Can You Have Your Steak and Eat It, Too?

Get the skinny on whether red meat should be on or off the menu.

A sliced juicy steak sits on a cutting board—but is eating red meat bad for you?

Updated on August 3, 2023.

Should you put red meat out to pasture? 

For years, you’ve probably heard the advice: Choose leaner proteins such as poultry, fish, and plant-based foods like nuts and beans. But if you’re a steak lover, you’re probably wondering if red meat is really so bad for you—when it tastes so good. 

There is mounting evidence of the environmental and health risks associated with eating too much red meat. In fact, a large 2019 study published in The BMJ examined how changes in red meat consumption could influence the risk of dying early. 

For the study, researchers analyzed the eating habits of more than 81,000 United States health professionals, focusing on data compiled over the course of 16 years. 

The authors found that people who increased their intake of unprocessed red meat by at least three and a half helpings per week in the first eight years were 9 percent more likely to die within the next eight years than those who had little or no change in their red meat intake. When the meat was processed (think bacon, hot dogs, deli meats, and the like), the risk was 13 percent higher. The leading causes of death included heart disease, lung disease, and degenerative brain disease. The researchers noted that replacing some red meat with whole grains, veggies, and other leaner animal proteins such as skinless chicken, eggs, or fish may be linked to a lower risk of death.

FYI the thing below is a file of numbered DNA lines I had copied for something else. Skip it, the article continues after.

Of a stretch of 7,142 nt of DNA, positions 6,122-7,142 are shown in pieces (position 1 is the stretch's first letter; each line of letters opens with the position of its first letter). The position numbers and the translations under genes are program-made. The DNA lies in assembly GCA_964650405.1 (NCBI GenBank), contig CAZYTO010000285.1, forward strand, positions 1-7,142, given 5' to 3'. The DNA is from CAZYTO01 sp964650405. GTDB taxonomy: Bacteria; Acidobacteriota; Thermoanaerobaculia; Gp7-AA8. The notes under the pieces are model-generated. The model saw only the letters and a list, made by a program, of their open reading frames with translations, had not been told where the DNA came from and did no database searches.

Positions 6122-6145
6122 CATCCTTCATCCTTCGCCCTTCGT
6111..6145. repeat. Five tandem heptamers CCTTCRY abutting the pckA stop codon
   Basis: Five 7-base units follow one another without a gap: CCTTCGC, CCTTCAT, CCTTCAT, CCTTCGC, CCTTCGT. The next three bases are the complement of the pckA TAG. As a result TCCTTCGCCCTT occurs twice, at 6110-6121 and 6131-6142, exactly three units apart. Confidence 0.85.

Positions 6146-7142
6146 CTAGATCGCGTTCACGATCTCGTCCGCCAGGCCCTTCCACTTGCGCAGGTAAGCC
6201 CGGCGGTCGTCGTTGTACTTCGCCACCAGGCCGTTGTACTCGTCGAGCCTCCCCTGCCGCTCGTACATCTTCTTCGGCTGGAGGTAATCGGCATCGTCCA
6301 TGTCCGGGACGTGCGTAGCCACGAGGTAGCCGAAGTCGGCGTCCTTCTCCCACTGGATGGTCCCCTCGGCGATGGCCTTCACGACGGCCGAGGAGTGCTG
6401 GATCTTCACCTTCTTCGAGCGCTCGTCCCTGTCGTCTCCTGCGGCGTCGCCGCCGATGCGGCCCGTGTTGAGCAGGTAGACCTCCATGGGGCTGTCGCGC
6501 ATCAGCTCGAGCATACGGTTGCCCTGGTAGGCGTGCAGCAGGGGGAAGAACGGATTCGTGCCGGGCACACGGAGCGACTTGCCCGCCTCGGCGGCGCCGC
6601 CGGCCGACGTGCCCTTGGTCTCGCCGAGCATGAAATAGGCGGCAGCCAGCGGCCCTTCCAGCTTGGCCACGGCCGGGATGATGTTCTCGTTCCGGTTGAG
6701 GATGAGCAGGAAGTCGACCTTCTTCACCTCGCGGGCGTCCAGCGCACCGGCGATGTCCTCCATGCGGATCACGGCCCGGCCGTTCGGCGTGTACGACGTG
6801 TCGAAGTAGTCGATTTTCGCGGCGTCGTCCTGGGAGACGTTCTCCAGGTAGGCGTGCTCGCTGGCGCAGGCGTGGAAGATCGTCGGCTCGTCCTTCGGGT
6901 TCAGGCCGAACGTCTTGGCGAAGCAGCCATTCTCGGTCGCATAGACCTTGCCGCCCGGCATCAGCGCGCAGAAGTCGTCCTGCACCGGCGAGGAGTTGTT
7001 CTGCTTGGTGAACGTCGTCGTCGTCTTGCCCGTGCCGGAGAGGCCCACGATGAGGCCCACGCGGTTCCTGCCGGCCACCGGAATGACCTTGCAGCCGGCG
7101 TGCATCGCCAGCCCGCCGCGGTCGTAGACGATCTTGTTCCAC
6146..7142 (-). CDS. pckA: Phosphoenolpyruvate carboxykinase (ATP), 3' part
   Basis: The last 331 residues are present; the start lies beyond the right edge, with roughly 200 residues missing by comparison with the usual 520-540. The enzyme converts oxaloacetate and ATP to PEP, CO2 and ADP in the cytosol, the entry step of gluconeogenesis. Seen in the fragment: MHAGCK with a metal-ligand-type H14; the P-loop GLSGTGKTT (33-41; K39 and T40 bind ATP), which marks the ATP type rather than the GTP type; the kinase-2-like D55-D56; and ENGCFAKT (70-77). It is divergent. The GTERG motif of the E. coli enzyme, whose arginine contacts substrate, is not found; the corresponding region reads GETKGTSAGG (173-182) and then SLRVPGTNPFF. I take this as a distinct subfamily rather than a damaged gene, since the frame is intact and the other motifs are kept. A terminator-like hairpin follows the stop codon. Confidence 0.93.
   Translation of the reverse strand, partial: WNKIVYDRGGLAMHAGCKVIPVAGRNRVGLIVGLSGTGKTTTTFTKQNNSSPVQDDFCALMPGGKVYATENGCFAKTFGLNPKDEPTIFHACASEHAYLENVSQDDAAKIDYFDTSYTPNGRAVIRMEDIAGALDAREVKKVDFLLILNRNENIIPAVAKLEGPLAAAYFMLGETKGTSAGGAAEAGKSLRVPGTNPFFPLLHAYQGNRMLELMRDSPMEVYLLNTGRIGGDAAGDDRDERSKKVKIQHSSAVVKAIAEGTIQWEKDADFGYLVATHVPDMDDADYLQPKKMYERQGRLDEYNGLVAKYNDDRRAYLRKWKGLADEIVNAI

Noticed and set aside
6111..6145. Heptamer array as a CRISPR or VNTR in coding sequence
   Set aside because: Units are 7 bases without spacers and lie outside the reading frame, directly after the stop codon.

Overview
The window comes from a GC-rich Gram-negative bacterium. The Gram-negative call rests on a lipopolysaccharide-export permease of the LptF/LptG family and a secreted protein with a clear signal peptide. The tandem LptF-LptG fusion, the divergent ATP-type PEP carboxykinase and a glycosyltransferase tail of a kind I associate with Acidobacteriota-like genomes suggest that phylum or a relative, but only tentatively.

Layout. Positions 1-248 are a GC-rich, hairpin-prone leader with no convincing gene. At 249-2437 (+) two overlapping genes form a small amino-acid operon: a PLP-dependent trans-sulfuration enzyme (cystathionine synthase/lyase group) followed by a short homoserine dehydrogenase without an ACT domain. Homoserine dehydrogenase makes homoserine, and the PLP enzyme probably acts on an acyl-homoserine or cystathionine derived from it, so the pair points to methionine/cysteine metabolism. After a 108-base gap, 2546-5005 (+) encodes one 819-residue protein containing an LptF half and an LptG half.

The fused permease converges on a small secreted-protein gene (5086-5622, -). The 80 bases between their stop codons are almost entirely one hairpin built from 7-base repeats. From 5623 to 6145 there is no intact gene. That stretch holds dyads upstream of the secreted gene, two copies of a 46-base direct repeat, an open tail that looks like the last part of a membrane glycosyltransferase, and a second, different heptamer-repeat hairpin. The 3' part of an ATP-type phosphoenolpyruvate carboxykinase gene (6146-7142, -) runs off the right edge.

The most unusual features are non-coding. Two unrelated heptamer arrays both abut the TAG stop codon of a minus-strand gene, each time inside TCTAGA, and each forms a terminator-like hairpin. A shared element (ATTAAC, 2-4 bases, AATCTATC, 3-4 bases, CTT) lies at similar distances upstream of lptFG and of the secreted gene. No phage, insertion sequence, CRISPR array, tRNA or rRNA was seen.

So, is it finally time to go cold turkey on that juicy beef tenderloin once and for all? Not necessarily. 

Aside from being packed with protein, red meat is one of the best sources of dietary iron. That’s especially good for pregnant or menstruating women whose iron levels may be low, says Jay Patel, MD, a cardiologist with Hamilton Cardiology Associates and chairman of the department of cardiology at St. Francis Medical Center in Trenton, New Jersey. 

Overall, plant-based proteins are a healthier choice, but most people could safely include a limited amount of lean, unprocessed red meat in their diet, Dr. Patel advises. But it’s important to make informed decisions about your red meat consumption because there are some specific concerns associated with it, including: 

Saturated fat

Red meat—including beef, lamb, and pork—contains saturated fat, which can raise your low-density lipoprotein, also called LDL or “bad” cholesterol. These blood fats can build up in your arteries and form plaques that may block blood flow. High LDL levels are a major risk factor for heart attack and stroke. 

Keep in mind, white meat also contains some saturated fat. A 2019 study published in the American Journal of Clinical Nutrition questioned longstanding wisdom that chicken and other poultry were better for your heart than red meat.